Car insurance premiums fell for the fourth consecutive month in August to the lowest levels since 2016.
The cost of the average policy fell by £6 between July and August to £695, according to data from comparethemarket.com, a price comparison site.
But these cost savings have not been equally shared across society. Those under the age of 25 saw premiums become more expensive in August, with the average policy price rising by £64.
Car insurers have come under pressure to reduce premiums as the number of claims being made has dramatically fallen in 2020, due to lockdown and fewer people taking to the roads.
Figures from the Association of British Insurers, a trade body, showed the number of claims had halved between April and June this year when compared with January to March. There were 324,000 claims in the second quarter versus 678,000 in the first.
Despite this, younger drivers are still facing higher costs. The average policy for those aged under 25 now costs £1,126, which is £777 more than that paid by car owners who are over 65. However, this is still 7pc lower than the price level last year, as overall premiums have been falling.
Dan Hutson of comparethemarket.com said: “Higher prices for younger drivers are to be expected due to the increased statistical likelihood of an accident, but this difference in cost is considerable.”
Jack Cousens of the AA, the consumer body, said the increase in cost could be due to younger people driving more than their older peers during lockdown as they had to get to work or because they are more likely to have been made unemployed, which can affect premiums.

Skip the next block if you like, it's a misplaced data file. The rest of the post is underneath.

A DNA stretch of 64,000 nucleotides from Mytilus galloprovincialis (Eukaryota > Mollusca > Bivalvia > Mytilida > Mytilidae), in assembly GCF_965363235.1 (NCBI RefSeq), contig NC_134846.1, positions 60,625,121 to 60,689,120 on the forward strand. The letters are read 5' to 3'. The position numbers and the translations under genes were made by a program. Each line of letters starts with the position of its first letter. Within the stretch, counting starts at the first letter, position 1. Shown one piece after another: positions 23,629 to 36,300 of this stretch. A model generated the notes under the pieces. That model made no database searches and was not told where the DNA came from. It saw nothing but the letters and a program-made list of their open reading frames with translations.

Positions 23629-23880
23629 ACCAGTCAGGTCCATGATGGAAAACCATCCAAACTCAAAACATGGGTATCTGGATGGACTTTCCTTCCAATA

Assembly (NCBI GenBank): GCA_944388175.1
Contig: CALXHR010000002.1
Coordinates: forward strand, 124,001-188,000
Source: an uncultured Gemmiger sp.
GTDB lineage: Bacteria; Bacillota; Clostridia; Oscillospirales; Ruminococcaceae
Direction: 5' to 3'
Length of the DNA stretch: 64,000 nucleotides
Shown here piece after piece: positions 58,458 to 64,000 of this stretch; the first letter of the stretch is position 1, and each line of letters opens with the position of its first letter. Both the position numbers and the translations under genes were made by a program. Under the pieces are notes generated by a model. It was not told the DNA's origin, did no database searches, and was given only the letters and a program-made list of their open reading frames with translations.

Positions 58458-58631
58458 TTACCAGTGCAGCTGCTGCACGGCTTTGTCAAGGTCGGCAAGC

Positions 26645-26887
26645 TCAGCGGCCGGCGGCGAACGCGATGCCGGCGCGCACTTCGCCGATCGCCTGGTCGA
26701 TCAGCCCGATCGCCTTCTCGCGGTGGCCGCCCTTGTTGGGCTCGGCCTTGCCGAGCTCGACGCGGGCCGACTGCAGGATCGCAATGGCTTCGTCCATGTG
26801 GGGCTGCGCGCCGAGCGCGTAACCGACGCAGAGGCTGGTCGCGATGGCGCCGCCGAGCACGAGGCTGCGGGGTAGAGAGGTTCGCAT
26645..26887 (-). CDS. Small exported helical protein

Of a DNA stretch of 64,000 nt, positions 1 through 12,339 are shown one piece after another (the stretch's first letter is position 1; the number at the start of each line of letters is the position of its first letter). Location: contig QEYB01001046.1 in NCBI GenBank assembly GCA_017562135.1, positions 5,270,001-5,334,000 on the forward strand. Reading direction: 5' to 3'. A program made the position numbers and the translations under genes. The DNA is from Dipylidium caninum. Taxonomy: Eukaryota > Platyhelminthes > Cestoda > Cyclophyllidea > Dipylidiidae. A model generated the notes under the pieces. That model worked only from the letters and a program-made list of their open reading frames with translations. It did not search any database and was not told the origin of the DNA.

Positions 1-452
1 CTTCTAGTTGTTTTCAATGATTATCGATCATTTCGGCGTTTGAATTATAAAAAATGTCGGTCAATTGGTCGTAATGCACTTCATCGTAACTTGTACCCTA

Another potential reason is that quieter roads had led to higher value claims due to speeding.
In May, Co-Op Insurance found the number of young drivers speeding on Britain’s empty roads soared during lockdown. Data from telematics boxes, which track driving habits and affect premiums, showed the number of drivers breaking the speed limit had risen by more than 15pc.
Car insurer Rooster said there were a number of ways drivers could lower premiums, such as paying upfront and not in monthly instalments.
Registering accurate mileage will also bring down premiums. Drivers typically overestimate annual mileage by 15pc, which can equate to paying for over 1,000 extra miles, analysts at the firm said.
A better credit score can also help, while those not on the electoral roll could pay 10pc more than those that are registered.